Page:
INDIANAPOLIS — Stetson Bennett IV had the opportunity on Friday to allay fears, erase doubts, and shed light on every intangible quality that allowed him to lead Georgia to back-to-back college football titles. Instead, the questions keep coming.
Sometimes defensive and at other moments authoritative, Bennett spent 11 minutes at the NFL Scouting Combine explaining his off-season indiscretions, addressing perceived insults and dodging specific questions about what enabled him to find success with the Bulldogs. The quarterback produced a mixed reaction, and it is not known what that means for his future in the NFL.
“I don’t put too much of myself out there on purpose,” Bennett said. “So the things that people get from me are running with it, trying to read it, rather than just saying what it is. So, I tried to be honest with them, just like I tried to be honest with (the media) every time I was here. And that What I will continue to try to do.”
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On the field, the 5-foot-11, 190-pound Bennett overcame his physical limitations to lead back-to-back national titles. As a fifth-year junior in 2021, Bennett completed 64.5 percent of his passes for 2,862 yards, 29 touchdowns and only seven interceptions. He was named Offensive MVP in College Football Playoff wins against Michigan and Alabama. Then last year, Bennett was the offensive MVP again in wins against Ohio State and California State University. Bennett threw for 4,127 yards, 27 touchdowns and seven interceptions for a score of 68.3 points. He was named to the All-SEC second team and was a finalist for the Heisman Trophy.
But in the days after Georgia’s 65-7 victory over TCU, Bennett created a buzz for the wrong reason. In the early morning hours of January 26, he was cited for public intoxication in Dallas. It was a minor incident, and he had discussed it with every team he met at the combine.
“It was a mistake that everyone recognizes,” Bennett said. “I understand why they couldn’t happen. I’ve talked to the coaches about it, I’ve talked to the executives. I apologize to my family. That’s what I felt bad about. I felt like I let them down. Because no matter where I go now, even without all of this, I have a commitment. I’m the fourth. You can’t do that if your last name is Bennett.”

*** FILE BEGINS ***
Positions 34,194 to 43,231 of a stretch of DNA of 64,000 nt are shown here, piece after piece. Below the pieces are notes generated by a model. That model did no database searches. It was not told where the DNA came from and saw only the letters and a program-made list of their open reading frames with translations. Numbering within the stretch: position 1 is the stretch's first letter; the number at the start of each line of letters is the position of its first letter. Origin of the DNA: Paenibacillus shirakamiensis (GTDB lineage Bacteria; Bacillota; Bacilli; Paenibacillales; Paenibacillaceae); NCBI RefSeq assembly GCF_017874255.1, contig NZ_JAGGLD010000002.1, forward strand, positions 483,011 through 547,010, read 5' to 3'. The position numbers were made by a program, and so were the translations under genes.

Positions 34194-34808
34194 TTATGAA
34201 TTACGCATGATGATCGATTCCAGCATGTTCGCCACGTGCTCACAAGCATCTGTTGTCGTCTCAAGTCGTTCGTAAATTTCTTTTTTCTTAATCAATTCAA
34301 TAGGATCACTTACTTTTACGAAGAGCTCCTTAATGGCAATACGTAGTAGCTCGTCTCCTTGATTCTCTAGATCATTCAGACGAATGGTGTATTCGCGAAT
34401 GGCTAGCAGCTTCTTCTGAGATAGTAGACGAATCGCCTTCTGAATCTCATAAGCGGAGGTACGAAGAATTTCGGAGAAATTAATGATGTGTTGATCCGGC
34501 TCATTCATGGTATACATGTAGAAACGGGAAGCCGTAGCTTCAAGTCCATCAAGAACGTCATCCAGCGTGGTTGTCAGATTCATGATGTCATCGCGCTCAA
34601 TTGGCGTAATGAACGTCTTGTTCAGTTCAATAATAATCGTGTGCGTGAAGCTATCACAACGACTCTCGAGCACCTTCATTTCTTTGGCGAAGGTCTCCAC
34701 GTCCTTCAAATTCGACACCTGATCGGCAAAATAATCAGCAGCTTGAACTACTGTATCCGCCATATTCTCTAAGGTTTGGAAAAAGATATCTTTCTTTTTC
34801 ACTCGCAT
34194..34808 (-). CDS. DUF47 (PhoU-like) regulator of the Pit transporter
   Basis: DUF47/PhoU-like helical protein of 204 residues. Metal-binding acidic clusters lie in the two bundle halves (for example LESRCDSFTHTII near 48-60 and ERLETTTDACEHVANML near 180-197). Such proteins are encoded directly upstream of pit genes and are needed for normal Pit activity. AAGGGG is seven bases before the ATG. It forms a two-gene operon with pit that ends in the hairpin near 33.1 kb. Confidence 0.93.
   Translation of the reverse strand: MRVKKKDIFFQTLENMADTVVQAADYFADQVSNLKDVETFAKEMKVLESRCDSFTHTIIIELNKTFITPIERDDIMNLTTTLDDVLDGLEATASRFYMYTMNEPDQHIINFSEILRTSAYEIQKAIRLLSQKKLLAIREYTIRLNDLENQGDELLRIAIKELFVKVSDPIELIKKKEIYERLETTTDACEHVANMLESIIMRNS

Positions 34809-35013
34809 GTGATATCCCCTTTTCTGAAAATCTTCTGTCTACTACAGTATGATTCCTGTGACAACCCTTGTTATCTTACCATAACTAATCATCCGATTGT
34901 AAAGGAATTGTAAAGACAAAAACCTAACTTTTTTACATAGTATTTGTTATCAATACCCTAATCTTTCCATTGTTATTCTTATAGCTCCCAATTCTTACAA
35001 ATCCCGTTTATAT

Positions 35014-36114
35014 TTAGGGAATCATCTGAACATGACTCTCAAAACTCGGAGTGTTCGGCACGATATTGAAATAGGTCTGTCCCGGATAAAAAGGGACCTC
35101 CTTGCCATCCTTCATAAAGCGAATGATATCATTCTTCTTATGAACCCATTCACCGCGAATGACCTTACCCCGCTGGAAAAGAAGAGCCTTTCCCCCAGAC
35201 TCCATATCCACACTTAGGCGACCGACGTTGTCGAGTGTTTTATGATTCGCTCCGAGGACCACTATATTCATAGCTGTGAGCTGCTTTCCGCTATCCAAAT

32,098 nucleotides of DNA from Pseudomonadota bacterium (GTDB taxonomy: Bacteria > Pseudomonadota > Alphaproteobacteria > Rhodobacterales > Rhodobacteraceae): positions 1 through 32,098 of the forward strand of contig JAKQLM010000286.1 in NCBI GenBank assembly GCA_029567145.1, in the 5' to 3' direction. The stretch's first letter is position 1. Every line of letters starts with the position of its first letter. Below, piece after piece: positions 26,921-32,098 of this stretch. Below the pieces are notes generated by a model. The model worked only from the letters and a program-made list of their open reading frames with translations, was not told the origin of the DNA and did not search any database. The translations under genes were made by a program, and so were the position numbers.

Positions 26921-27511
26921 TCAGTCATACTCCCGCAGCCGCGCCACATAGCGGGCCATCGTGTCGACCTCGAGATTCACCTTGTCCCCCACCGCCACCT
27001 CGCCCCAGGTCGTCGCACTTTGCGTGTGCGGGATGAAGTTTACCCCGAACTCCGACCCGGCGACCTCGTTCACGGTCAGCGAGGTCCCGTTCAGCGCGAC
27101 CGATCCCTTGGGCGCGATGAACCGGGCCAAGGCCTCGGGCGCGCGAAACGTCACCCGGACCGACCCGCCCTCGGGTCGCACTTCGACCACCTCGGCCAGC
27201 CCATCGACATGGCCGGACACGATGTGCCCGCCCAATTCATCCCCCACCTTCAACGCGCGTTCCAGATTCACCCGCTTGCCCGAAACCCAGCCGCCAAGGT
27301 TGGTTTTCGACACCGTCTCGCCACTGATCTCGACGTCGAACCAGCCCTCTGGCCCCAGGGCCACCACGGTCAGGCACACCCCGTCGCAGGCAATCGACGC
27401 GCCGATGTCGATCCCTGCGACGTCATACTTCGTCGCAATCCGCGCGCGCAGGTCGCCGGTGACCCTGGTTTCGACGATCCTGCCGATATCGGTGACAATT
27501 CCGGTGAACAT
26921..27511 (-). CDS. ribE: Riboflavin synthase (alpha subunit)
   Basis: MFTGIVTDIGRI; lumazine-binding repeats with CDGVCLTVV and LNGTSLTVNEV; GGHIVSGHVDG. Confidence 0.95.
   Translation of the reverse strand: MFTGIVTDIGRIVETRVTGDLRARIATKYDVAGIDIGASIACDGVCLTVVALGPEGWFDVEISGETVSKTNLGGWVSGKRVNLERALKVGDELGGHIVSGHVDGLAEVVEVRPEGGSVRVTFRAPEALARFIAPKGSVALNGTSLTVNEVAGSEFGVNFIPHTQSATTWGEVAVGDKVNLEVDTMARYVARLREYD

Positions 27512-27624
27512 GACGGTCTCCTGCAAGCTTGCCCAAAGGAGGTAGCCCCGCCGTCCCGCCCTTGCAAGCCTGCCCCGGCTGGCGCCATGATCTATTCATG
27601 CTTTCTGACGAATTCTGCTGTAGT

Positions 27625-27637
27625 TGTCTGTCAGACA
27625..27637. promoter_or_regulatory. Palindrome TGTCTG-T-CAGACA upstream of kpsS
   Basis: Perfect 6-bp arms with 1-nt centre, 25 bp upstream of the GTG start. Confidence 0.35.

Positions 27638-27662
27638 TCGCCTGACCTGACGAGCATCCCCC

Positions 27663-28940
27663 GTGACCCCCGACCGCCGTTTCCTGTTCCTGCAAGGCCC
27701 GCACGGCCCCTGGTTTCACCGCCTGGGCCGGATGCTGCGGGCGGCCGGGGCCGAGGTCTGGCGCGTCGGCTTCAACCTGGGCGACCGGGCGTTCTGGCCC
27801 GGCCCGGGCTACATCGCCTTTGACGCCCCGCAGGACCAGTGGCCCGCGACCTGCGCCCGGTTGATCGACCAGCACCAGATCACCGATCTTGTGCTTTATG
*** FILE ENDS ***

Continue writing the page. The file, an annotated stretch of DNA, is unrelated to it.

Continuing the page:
One of the teams I asked was the Tampa Bay Buccaneers.
“They asked me some questions as they wondered about the accident,” Bennett said. I answered them. They asked me about football and they asked me about life, trying to figure out who I was, and I thought it went well.”
Several Georgia players have been arrested or cited since the tournament win, including potential #1 defensive tackle Jalen Carter this week on reckless driving and racing charges. It was related to the death of teammate Devin Willock and employee Chandler Lecroy during a high-speed crash on January 15th.
Bennett said the program is not responsible for those actions.
“Those were individual mistakes these individuals had to bear, not a cultural issue,” Bennett said.
Added former Georgia fullback Kelly Ringo, “I would definitely say that has nothing to do with the program, man. I would say different people have different reasons for what they do, and to be an adult man, you have to be accountable for specifically what you do.” Personal, I don’t have anything to say about any of my teammates, but of course, to whom a lot is given is expected, and you have to be able to recognize that.”
Bennett’s alcohol-related incident came two weeks after he intentionally skipped the tournament press conference MVP was required to attend. During a Bulldogs championship show in Athens, Bennett played on his cell phone and happened to be secluded during the community event. Friday, Bennett brushed off that criticism.
“People are entitled to their opinion. “I saw it as a show of who we won and I was playing music by Mr. (Van Braun) and Chris (Smith) and trying to have a good time,” Bennett said. “People took it as I was—I don’t really know how people took it—but they didn’t like it. And so, I’m sorry about that. But I just saw it as a chance for me and Sid and Chris to be on one last trip in Lumpkin on the way to Sanford together, and I just want to play the best tunes on those.” moment together.”
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Bennett began his professional career in 2017 as a walk-on, transferred to Jones College in Mississippi in 2018, and then returned to Georgia in 2019 after Justin Fields transferred to Ohio State. Bennett split with JT Daniels in 2020 and became a full-time starter in 2021 after Daniels was injured. Initially, Bennett was seen as a game director rather than a cause for the Bulldogs’ success, which often fueled his chip-on-the-shoulder mentality.
His draft varies by team. One-on-one meetings and training will probably help him decide where he fits in the middle class. Both formal and informal meetings will also help teams determine how he will interact with his teammates, even if he is not the starter.
“It’s my duty to the team I’m recruited to, to be the best player for it, and to learn to play football,” said Bennett. “I keep my head down, I play the ball and so I’m asked whatever I’m asked of. My job when I get there, no matter, I mean, you have to be the best player you play. And I know there’s more to that probably here. But at the end of the day, that’s all.” What you can control. So that’s what I’m going to do.”
(Photo: Michael Hickey/Getty Images)
“Student. Incurable problem solver. Amateur baconaholic. Introvert. Infuriatingly humble music fanatic.”